The latest news and information about what's going on with SCI science and research.
is a blood pressure complication of spinal cord injury that affects those with injuries above the T6 level; this can be a life-threatening medical emergency that can lead to pulmonary embolism of stroke, but most folks can fairly quickly respond to AD and learn to prevent it.
In a study that came out a few days ago, researchers at Ohio State show that AD is double-edged: First, AD is inevitable and develops spontaneously; it becomes more frequent as time passes. But AD also suppresses the immune system and can render tetraplegics (quads in old school lingo) vulnerable to infection.
From Ohio State’s Wexner Medical Center:
"Our research offers an explanation for why people with spinal cord injuries develop a condition referred to as 'central immune depression syndrome.' Their immune systems, which are required to fight off infection, are suppressed due to damage or malfunction in regions of the spinal cord that help control immune function," said principal investigator Phillip G. Popovich, Ph.D., Director of Ohio State's Center for Brain and Spinal Cord Repair.
Encouraging news: Popovich and his group were able to restore immune function in spinal cord injured mice using drugs that inhibit norepinephrine and glucocorticoids. Those are hormones that modulate immune response, They are produced as AD occurs and as it progresses. Once released, the hormones kill white blood cells in the spleen, thus breaking down one of the body’s primary defense mechanisms against infection.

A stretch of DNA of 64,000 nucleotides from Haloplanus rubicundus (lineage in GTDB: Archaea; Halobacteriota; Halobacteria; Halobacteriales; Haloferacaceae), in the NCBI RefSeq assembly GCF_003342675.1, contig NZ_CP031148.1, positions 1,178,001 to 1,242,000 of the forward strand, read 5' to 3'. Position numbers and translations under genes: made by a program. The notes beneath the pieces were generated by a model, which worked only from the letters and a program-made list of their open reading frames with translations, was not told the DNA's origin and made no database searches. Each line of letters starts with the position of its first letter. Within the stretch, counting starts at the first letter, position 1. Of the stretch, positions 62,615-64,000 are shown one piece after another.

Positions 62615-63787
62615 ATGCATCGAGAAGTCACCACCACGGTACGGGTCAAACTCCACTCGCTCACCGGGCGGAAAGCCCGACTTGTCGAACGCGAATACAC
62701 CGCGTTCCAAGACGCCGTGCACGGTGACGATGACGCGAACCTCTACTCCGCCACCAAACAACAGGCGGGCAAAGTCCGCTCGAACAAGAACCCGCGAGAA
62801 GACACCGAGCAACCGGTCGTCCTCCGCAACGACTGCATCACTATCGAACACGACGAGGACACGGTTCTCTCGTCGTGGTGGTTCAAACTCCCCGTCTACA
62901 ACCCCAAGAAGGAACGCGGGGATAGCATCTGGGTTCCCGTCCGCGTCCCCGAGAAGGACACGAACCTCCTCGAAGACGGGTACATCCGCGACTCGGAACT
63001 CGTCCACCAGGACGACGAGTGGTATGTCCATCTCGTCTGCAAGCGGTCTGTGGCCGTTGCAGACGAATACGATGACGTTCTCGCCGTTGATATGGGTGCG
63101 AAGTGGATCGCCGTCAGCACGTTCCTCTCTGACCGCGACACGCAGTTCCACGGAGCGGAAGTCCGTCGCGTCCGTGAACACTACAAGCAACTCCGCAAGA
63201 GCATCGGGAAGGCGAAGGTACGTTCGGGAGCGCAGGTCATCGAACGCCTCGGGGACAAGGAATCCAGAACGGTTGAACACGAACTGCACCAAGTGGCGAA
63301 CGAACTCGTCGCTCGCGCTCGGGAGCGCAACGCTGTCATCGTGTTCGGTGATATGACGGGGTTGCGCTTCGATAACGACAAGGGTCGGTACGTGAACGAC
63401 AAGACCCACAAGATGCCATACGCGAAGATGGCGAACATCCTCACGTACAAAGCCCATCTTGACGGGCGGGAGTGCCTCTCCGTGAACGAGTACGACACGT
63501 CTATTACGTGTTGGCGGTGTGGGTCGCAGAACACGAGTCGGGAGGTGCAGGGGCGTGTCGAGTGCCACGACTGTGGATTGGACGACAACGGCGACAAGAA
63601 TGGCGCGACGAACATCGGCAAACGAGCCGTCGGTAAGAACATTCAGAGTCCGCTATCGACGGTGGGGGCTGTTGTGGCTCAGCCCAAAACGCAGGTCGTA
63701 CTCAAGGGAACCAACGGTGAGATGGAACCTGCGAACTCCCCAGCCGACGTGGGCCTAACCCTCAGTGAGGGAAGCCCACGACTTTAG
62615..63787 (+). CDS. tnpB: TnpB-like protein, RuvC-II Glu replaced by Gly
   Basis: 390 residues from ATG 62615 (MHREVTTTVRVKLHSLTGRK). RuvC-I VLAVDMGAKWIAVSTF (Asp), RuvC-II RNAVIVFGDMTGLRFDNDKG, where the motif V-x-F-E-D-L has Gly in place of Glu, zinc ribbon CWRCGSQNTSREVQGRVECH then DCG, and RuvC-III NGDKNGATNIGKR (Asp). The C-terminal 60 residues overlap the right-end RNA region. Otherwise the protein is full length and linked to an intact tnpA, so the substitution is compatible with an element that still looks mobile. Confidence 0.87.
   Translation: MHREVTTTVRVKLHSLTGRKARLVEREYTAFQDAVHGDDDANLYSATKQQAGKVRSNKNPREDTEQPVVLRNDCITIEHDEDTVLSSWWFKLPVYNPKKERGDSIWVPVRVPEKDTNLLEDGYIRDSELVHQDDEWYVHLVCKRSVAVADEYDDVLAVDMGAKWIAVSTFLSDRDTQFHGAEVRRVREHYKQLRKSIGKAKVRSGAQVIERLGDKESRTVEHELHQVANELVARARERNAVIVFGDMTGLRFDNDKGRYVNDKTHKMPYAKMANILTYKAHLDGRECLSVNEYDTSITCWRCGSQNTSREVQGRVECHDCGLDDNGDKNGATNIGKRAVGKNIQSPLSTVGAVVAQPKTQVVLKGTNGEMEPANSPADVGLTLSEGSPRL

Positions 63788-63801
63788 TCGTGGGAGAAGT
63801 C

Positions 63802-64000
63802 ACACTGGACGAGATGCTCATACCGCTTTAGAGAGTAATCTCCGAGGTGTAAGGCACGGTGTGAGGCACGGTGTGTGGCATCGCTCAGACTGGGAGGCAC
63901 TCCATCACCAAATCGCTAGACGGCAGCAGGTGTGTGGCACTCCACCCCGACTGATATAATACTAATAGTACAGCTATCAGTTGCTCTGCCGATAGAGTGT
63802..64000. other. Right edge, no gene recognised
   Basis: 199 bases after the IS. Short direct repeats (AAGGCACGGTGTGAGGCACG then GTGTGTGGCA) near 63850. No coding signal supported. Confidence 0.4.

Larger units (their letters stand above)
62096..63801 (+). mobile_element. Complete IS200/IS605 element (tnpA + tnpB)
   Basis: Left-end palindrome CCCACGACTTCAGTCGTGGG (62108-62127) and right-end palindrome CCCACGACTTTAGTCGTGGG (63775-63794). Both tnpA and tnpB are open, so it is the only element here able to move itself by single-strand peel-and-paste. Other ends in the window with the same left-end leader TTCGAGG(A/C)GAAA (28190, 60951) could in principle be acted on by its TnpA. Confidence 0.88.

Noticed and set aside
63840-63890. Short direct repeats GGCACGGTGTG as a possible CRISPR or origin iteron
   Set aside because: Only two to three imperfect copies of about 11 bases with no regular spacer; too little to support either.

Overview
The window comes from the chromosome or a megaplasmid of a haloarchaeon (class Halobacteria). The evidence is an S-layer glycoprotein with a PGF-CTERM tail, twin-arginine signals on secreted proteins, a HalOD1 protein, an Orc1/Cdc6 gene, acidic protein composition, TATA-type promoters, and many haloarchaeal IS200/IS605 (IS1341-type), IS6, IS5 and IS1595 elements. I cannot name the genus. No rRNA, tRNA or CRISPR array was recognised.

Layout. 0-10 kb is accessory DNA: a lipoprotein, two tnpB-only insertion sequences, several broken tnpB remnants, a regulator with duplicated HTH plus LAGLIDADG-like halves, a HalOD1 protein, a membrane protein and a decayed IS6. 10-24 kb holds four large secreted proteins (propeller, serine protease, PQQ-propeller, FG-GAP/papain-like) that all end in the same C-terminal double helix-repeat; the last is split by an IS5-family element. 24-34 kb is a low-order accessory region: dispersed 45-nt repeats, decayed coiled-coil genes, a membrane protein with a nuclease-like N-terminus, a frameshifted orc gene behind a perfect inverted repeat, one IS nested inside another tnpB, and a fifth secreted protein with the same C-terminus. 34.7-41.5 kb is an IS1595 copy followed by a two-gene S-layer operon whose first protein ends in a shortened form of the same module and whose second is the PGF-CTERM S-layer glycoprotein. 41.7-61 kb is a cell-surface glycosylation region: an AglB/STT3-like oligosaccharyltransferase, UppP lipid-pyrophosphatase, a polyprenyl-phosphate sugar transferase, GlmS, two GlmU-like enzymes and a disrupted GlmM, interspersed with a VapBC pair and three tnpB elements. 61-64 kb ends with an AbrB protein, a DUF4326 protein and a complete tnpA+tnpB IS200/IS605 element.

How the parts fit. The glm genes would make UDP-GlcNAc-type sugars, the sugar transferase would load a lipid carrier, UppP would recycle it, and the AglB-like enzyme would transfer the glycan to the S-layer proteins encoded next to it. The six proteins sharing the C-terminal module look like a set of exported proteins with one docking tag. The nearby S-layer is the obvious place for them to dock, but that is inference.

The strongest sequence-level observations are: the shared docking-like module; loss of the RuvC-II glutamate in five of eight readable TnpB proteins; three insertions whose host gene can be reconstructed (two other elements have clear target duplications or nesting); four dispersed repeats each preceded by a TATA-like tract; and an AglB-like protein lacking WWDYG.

"Our research is laying the groundwork for potential therapeutic targets for reversing central immune depression syndrome," lead author Yi Zhang said. Clearly, further research is needed.
The paper is titled “Autonomic Dysreflexia Causes Chronic Immune Suppression after Spinal Cord Injury
Request a FREE Autonomic Dysreflexia wallet card
from the Reeve Foundation Paralysis Resource Center